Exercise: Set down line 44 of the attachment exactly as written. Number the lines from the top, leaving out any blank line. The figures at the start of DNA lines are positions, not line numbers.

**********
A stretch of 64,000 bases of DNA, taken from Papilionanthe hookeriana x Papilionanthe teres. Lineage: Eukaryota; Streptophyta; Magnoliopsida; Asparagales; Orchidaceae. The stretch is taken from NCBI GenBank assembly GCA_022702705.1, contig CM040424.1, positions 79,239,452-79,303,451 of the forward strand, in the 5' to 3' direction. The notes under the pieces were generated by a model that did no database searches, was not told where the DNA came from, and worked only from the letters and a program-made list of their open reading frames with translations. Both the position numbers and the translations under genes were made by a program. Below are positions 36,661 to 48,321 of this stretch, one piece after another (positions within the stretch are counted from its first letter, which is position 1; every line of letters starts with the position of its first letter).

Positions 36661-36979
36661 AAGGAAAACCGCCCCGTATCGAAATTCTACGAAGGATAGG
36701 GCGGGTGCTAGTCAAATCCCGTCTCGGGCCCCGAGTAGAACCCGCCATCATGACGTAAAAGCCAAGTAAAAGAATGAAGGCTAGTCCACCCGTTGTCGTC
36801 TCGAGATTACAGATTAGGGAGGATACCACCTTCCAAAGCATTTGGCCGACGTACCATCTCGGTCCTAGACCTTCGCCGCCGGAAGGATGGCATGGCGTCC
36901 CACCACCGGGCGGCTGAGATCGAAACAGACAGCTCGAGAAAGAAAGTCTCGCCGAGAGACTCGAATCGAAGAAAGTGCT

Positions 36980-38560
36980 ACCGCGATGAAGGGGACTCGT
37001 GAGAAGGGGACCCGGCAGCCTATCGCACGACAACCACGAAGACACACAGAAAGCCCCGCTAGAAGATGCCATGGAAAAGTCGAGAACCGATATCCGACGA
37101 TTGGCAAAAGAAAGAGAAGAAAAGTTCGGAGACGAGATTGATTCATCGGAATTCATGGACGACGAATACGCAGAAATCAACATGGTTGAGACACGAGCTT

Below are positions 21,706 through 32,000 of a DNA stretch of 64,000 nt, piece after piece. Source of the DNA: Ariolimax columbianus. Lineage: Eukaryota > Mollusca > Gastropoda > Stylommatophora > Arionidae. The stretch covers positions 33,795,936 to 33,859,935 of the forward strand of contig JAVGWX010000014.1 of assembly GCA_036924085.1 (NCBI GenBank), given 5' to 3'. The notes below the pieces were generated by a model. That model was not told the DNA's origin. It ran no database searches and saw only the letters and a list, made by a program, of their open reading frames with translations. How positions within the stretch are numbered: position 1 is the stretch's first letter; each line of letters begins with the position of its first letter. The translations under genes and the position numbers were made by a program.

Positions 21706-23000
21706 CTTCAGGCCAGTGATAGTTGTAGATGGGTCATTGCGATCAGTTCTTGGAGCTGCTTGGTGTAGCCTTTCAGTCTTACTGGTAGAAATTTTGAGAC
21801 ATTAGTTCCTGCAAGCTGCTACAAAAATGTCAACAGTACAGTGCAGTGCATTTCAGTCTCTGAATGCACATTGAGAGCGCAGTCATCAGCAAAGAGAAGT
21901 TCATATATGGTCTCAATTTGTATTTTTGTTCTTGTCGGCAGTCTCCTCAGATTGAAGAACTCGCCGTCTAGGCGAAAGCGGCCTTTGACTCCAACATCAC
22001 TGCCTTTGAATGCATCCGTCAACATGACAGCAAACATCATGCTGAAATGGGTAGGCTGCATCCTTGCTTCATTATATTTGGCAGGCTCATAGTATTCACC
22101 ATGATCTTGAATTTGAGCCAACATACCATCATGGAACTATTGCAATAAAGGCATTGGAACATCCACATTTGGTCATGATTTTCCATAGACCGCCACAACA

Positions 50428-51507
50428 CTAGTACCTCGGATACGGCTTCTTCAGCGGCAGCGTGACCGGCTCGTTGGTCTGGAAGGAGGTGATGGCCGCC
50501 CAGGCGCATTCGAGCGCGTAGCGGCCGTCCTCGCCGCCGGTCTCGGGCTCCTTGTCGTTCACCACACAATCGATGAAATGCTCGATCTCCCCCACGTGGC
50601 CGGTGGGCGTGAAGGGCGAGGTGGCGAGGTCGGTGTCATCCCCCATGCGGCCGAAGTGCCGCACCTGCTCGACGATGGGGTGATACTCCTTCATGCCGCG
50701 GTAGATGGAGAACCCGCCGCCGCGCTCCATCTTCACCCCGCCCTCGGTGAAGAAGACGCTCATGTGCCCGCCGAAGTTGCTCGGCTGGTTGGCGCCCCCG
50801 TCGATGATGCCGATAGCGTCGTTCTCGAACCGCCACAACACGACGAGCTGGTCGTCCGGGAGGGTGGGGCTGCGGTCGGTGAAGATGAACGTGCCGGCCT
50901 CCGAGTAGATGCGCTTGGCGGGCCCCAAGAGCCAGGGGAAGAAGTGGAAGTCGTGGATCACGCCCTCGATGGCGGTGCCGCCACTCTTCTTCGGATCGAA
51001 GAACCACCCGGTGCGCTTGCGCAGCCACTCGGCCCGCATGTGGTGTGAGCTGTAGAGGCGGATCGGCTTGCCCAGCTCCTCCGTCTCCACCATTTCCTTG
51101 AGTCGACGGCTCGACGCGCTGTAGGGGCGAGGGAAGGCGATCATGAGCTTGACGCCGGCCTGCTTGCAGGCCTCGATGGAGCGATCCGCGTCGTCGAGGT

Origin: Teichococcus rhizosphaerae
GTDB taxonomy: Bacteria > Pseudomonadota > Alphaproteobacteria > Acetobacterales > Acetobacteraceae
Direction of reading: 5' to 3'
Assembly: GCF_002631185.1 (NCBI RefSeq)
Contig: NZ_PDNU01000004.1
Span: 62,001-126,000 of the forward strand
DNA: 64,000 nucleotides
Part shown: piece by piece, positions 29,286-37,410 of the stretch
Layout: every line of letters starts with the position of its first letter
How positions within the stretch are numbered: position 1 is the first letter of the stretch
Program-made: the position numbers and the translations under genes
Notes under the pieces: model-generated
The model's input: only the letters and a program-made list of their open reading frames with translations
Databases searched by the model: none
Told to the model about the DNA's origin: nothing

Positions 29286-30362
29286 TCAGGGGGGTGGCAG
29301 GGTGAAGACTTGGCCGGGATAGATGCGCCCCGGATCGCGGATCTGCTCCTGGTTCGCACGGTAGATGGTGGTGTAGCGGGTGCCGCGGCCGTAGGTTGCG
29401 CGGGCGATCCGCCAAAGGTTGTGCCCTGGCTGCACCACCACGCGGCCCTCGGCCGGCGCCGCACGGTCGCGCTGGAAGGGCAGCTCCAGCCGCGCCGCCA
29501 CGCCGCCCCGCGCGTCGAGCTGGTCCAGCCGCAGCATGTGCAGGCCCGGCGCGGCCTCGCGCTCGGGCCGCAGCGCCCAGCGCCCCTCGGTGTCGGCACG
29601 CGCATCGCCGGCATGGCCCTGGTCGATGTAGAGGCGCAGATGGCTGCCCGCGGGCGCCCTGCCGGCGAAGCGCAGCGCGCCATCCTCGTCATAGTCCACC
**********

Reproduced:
29301 GGTGAAGACTTGGCCGGGATAGATGCGCCCCGGATCGCGGATCTGCTCCTGGTTCGCACGGTAGATGGTGGTGTAGCGGGTGCCGCGGCCGTAGGTTGCG